On coming home, first I am apprehensive. Then I remember the mundane, stupid, lovely things. Then I remember that home is home.
I can understand everyone on the bus as it ropes through the veins of my city. I understand entire conversations in all their fascination and stupidity, rather than just a couple words here and there.
My brain works half as hard, I already know where everything is. No foreign trains to catch, nothing lost in translation. No unpacking and repacking. No checking for bed bugs. No be out by 10:30 or else. No can I leave my bag here, behind the bar, for a few hours. Please, I am desperate. No exchange rate, no stopovers, no layovers. No winging it, no breakfasts continental.
Getting back, I see there is much more than here and there. There is the here that makes the there look different. The there that changes the way I see things here. There is the in-between. The Swedish airport, the hamburger that tasted like rat and cost 207 krona, which I was too tired, too dumb to realize is 23 dollars and therefore screamingly not a bargain. The Scandinavian woman at customs, grilling you, interrogating. Where do you come from, what is your job, what business do you have in America. All the business, ma’am. What I’ve got trumps everything. The business of home.
It was after three weeks of speaking to only one person, and random British children on the beachside that made me realize how deeply a person needs other people. How quickly friends can be made and how perfectly people can love each other in one clean first shot. Sharp shooters we can be, when given a chance. I saw it. In a tiny village in Tuscany. Monterchi. It only took five bottles of wine and a swimming pool at midnight. It only took one common acquaintance to make us all family. For three days, at least.
In the winter you have the mountains, and the East, and the cold, and the slopes. You spend your time in between ski lodges with their waxy wooden bar tops and swanky New York bars where you eat alone amongst a sea of marble and smarter people. The cold chases people indoors and that’s where the magic happens, quicksilver, when you didn’t see any potential for magic at all.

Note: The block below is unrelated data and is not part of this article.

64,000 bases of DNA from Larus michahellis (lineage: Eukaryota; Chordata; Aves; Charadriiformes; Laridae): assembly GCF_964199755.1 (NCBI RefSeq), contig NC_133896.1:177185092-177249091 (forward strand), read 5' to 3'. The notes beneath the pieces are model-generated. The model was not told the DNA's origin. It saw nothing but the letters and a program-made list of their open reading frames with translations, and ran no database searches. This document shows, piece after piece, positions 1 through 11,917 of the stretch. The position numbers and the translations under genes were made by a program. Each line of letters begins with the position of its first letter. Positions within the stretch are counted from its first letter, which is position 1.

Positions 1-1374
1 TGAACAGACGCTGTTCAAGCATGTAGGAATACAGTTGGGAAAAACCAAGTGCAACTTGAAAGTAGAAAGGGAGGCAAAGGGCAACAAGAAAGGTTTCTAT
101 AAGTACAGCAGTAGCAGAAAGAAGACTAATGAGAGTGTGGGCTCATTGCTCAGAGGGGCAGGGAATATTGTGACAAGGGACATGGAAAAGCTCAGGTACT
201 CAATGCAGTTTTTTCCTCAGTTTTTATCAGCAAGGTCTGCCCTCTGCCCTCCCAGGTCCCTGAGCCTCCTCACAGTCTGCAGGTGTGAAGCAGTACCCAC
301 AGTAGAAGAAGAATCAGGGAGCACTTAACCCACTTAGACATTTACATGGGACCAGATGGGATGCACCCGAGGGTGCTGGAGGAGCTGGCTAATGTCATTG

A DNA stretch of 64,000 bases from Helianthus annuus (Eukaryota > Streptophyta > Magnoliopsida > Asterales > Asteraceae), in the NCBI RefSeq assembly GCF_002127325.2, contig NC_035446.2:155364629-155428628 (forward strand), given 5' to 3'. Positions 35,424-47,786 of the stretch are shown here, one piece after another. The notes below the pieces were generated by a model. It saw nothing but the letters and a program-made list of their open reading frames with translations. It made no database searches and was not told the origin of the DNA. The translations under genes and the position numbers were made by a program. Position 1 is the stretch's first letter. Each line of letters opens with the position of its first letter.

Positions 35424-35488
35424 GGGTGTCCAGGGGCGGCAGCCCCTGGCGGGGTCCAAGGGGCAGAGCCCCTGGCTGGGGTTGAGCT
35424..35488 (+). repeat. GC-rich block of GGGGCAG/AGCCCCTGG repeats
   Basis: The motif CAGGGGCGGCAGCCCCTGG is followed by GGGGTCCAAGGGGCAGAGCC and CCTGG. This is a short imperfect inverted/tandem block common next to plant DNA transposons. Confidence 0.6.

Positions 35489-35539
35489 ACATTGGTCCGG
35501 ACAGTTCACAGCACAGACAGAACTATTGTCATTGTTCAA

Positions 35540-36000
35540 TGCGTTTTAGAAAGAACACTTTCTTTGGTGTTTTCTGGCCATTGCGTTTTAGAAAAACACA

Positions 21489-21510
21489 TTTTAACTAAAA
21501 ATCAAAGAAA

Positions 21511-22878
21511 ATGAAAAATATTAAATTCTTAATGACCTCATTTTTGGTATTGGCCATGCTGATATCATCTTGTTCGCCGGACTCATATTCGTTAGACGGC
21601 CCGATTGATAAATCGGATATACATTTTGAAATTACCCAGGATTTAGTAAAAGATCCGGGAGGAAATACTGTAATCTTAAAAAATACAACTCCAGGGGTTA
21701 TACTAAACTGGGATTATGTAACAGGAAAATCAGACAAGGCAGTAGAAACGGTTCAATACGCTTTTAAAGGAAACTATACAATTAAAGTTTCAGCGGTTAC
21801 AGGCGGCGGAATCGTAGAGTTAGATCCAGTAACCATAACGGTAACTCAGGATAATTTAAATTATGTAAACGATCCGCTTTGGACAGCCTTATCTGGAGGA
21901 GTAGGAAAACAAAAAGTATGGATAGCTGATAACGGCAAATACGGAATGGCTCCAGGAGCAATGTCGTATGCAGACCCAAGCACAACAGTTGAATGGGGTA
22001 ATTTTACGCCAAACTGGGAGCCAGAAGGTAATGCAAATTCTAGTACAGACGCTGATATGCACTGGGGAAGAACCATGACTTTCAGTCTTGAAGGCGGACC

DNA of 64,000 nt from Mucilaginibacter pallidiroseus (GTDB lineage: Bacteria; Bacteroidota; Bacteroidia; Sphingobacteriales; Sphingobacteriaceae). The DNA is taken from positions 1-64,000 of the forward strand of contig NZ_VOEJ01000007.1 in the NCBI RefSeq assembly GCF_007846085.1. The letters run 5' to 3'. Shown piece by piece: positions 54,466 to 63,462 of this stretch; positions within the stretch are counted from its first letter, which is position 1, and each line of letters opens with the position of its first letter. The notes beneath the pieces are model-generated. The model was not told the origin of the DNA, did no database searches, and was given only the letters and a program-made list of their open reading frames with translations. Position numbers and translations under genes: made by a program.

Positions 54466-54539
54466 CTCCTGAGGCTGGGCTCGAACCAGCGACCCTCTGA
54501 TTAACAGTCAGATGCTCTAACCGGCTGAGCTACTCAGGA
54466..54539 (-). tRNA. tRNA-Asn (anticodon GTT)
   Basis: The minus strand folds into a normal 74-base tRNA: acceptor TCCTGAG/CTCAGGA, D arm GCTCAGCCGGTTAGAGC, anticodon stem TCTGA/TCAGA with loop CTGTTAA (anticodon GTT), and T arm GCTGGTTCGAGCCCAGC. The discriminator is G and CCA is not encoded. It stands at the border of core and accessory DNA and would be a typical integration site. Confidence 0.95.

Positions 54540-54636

In the faraway places, there are so many opportunities to be. Secret abilities and superpowers come out like Northern Lights. Who knew I could pitch a tent in the dark, in the snow. Who knew you could make Texas Toast in a windstorm, when the propane is out. Who knew we could be entertained for hours by a game of Dizzy Bat followed by two hours of Mafia, a silent park, and some biblical trees.
In Sirmione there was the waiter, the one with long hair who slid you his number and asked you to the festival, that one that happens every September in Umbria. What a face that boy had. But in San Francisco there is the bartender on Chestnut who always charges you for two drinks. Even if you order five. Even if you order eleven. Which shamefully, regrettably, you know you have.
So don’t lie to me, you’ll miss the lake and the running away that looked a lot like sitting on a dock, lounging on a cliff poking up out of the Tyrrhenian. Blissfully unaware of anything ugly. But you’ll come home to the boys in baseball caps and down vests—the ones so intent on not loving anyone well, the bottles of wine and cans of beer you bring to the green every sunny Saturday, the spry and shameless man that performs pantless calisthenics at Alamo Square every weekend afternoon. The way the hydrangea and ivy crawl up sides of mansions in late summer, the manner in which these buildings sit atop our many hills, giving the impression that someone just shook out a blanket and here we settled, San Francisco. These familiar things are your things. And I’ll say that’s something, isn’t it?
I didn’t do anything profound. Didn’t go off and fight a war, didn’t lose myself in the jungle. Didn’t manage to find myself in the desert. Still, it was this luminescent thing, being away. No matter how many times I wander, it simply does not get old.
But then there is my city. Little pastel, overpriced perfection filled with so much that is mine I can’t quite calculate how I managed to make this lucky little life. Going away is made all the more wonderful because on the reverse it is this we come home to.
// Photography by Sacha Verheij